Boiler Water Treatment Primer

| January/February 1988

108 Garfield Avenue, Madison, New Jersey 07940

To paraphrase Coleridge's Rime (sic) of the Ancient Mariner, 'Water, water, everywhere nor any drop for the steam engine' is, every day, becoming more prophetic as our sources become contaminated. Just opening the nearest fire hydrant to fill the engine's tank could, in the long term, prove to be catastrophic. I am really not an 'expert' in the field of boiler water treatment but one who found it necessary to gain an understanding of the subject. Let me share that with you.

Impurities in water which form scale inside a boiler are hardness, silica and corrosion products. Scale is formed by impurities precipitating from solution directly on boiler plates and tubes or the suspended solids settling out and then being baked on these heat transfer surfaces. Scale causes failures of metal due to local overheating and also contributes to boiler corrosion.

The parameters of boiler design involved here are pressure and steam temperature i. e., saturated or superheated with pressure being the primary consideration. Since our interest is in traction engine and portable power boilers we will limit ourselves to the problems associated with 125 pound saturated steam operations.

By way of some background in the subject of water treatment, most waters available to Iron-Men will contain constituents that can be placed into three categories: temporary hardness, permanent hardness, and suspended solids. If the water source happens to be from a municipal supply and not some nearby creek then suspended solids can probably be neglected thus avoiding a costly and difficult coagulation type treatment step or, at least, a slow sand filter bed operation.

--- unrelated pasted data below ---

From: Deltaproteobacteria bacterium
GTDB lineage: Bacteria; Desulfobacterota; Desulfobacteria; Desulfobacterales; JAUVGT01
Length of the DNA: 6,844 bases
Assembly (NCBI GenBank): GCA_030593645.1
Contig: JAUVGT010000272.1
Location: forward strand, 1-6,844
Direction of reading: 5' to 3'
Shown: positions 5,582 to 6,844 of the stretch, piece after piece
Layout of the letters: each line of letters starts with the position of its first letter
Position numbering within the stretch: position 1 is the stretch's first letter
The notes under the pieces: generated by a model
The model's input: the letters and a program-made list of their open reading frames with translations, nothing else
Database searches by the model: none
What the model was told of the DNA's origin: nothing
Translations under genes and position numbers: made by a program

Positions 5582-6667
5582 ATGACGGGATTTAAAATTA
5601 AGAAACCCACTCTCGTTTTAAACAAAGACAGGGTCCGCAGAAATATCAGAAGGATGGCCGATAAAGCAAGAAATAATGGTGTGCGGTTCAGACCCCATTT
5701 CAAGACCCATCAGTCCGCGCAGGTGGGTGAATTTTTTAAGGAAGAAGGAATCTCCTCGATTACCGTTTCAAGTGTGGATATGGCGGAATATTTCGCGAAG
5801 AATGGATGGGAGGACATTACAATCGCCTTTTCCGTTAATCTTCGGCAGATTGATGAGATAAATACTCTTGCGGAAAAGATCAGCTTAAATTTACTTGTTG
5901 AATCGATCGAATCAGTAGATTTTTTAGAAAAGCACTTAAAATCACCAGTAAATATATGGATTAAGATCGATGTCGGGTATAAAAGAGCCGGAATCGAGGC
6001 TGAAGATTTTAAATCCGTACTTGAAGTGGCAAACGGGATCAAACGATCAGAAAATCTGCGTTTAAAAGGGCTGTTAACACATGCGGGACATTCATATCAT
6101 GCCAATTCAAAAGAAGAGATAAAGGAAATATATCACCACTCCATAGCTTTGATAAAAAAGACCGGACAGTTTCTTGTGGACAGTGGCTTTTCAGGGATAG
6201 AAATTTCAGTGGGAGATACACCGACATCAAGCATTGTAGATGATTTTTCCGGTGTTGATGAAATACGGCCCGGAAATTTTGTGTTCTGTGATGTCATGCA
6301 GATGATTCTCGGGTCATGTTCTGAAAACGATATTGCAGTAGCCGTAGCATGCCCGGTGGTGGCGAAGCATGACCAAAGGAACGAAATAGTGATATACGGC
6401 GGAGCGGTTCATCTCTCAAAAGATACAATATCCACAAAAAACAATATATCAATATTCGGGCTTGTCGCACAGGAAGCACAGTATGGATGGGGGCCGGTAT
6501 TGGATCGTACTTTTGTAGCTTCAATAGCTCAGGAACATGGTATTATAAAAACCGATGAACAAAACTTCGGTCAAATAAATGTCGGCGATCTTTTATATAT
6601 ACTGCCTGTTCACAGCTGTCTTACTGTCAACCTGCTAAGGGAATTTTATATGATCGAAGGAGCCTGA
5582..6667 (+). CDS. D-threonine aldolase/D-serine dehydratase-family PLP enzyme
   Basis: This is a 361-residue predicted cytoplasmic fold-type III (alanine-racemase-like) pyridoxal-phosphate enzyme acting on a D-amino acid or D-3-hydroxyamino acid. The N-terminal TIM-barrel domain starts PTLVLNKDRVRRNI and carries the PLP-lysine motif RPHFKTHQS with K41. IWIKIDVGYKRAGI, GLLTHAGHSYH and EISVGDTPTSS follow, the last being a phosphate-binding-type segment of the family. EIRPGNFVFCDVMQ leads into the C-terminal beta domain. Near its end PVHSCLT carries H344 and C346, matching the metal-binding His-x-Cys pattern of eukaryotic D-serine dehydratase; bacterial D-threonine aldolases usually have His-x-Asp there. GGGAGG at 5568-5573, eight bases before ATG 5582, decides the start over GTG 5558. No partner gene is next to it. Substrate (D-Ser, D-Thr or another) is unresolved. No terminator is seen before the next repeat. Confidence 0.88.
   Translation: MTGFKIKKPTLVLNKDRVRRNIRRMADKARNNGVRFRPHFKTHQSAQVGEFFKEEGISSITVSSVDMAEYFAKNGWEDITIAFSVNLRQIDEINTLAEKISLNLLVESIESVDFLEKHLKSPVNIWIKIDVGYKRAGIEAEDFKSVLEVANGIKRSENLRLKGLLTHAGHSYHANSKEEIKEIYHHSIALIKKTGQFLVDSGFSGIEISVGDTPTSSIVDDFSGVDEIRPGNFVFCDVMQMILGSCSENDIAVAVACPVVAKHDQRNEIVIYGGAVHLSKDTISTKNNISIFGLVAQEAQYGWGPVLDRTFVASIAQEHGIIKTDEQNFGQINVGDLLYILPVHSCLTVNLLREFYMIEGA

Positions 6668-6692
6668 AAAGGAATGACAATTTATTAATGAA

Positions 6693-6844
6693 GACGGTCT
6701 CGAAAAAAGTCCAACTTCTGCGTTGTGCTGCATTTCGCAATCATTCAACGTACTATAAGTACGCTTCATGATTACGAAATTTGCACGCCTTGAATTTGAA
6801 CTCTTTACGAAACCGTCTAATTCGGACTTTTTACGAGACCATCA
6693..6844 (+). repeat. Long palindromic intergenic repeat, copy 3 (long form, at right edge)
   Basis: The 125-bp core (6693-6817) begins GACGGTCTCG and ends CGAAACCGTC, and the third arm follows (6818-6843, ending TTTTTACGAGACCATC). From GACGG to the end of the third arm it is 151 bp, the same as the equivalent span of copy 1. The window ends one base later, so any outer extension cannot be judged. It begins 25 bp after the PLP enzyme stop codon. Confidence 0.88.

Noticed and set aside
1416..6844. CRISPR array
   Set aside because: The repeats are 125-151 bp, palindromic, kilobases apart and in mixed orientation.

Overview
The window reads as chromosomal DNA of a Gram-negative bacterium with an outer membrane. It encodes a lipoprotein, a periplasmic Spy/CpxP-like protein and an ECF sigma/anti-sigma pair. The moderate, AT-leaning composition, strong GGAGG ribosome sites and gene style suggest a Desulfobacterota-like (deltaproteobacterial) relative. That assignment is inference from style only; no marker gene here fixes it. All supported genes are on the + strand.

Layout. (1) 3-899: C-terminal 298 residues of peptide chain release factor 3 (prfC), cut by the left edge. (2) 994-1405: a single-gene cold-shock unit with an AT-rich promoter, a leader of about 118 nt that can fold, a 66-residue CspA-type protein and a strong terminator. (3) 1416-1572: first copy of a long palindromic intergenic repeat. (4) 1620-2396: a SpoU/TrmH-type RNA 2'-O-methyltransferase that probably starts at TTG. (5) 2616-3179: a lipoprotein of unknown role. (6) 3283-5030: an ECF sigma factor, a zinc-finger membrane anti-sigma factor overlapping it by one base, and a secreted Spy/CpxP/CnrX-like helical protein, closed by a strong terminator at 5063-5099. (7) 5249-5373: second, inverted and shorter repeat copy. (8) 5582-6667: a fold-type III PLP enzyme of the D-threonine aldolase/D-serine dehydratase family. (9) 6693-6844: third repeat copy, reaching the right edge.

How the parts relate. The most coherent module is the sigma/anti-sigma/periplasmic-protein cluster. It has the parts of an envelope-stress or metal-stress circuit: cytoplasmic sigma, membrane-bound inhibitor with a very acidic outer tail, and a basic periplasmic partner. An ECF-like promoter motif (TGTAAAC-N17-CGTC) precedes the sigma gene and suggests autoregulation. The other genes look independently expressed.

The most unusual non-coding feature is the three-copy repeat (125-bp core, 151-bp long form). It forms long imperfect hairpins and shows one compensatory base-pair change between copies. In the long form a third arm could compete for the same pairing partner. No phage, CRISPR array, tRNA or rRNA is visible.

At a risk of over simplification we can define the two types of hardness by saying that temporary hardness elements in the water supply, and which cause excessive scale formation, are of a chemical nature that can be converted to compounds that will remain in solution in the boiler water through rather simple treatment steps to later be removed by hot blow-down on a regular basis. On the other hand, permanent hardness elements do respond to such simple treatment steps but require more difficult to achieve alkalinity control. If they are of sufficient amounts in the supply, they too can be a source of potential damage to the boiler. In general, the carbonates of calcium and magnesium constitute the temporary category while the sulphate form of calcium and magnesium constitute permanent hardness.


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